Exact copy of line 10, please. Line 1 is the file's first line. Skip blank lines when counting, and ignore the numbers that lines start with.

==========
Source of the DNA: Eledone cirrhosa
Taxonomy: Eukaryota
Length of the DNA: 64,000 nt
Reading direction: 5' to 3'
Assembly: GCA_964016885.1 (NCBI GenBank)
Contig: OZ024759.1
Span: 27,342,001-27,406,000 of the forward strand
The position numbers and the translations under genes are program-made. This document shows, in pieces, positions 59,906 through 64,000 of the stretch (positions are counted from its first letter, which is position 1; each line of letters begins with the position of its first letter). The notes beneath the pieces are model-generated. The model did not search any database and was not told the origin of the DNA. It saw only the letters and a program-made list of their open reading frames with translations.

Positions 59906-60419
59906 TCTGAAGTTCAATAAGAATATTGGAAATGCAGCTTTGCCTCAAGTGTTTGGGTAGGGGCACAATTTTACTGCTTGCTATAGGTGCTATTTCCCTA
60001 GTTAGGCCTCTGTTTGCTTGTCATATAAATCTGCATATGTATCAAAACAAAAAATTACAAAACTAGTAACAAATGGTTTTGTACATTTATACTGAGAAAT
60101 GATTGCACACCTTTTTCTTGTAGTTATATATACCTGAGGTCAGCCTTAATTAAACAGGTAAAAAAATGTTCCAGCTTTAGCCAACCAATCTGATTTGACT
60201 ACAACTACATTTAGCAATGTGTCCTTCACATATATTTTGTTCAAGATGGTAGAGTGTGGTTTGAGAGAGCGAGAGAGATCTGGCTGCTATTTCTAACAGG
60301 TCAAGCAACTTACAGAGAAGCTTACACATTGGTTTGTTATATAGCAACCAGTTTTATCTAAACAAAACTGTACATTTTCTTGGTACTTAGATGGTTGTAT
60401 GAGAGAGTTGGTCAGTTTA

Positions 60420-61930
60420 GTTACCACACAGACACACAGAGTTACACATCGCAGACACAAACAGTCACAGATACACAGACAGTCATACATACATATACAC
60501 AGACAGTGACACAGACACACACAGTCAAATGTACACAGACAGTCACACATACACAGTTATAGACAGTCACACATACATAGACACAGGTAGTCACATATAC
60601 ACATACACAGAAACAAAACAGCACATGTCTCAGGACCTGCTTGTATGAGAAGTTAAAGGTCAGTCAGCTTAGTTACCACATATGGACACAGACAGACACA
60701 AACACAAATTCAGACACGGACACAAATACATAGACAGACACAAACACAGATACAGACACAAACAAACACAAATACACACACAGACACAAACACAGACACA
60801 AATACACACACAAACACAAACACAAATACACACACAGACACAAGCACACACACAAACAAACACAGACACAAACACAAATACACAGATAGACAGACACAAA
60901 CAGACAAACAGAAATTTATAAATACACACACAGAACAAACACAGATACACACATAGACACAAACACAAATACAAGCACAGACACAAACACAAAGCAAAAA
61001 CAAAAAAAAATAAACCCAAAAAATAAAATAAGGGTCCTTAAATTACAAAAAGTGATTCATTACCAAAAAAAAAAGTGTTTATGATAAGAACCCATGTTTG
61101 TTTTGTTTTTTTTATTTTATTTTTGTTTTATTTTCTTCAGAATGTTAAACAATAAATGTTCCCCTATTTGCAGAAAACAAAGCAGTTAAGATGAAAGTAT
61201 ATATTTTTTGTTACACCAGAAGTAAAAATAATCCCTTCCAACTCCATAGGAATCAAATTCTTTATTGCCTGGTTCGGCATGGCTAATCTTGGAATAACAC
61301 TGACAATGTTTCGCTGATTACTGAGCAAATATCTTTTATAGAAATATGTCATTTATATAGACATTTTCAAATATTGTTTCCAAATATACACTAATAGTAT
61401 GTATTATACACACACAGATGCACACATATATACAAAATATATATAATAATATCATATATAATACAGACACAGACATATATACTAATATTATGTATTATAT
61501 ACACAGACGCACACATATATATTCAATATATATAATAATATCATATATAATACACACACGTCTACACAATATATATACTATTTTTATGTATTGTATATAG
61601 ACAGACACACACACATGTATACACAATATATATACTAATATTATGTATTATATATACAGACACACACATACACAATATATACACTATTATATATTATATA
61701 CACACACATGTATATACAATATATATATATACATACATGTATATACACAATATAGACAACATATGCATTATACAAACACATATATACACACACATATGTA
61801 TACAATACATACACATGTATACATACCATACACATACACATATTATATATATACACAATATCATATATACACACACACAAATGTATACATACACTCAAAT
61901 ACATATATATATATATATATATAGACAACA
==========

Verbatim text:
59906 TCTGAAGTTCAATAAGAATATTGGAAATGCAGCTTTGCCTCAAGTGTTTGGGTAGGGGCACAATTTTACTGCTTGCTATAGGTGCTATTTCCCTA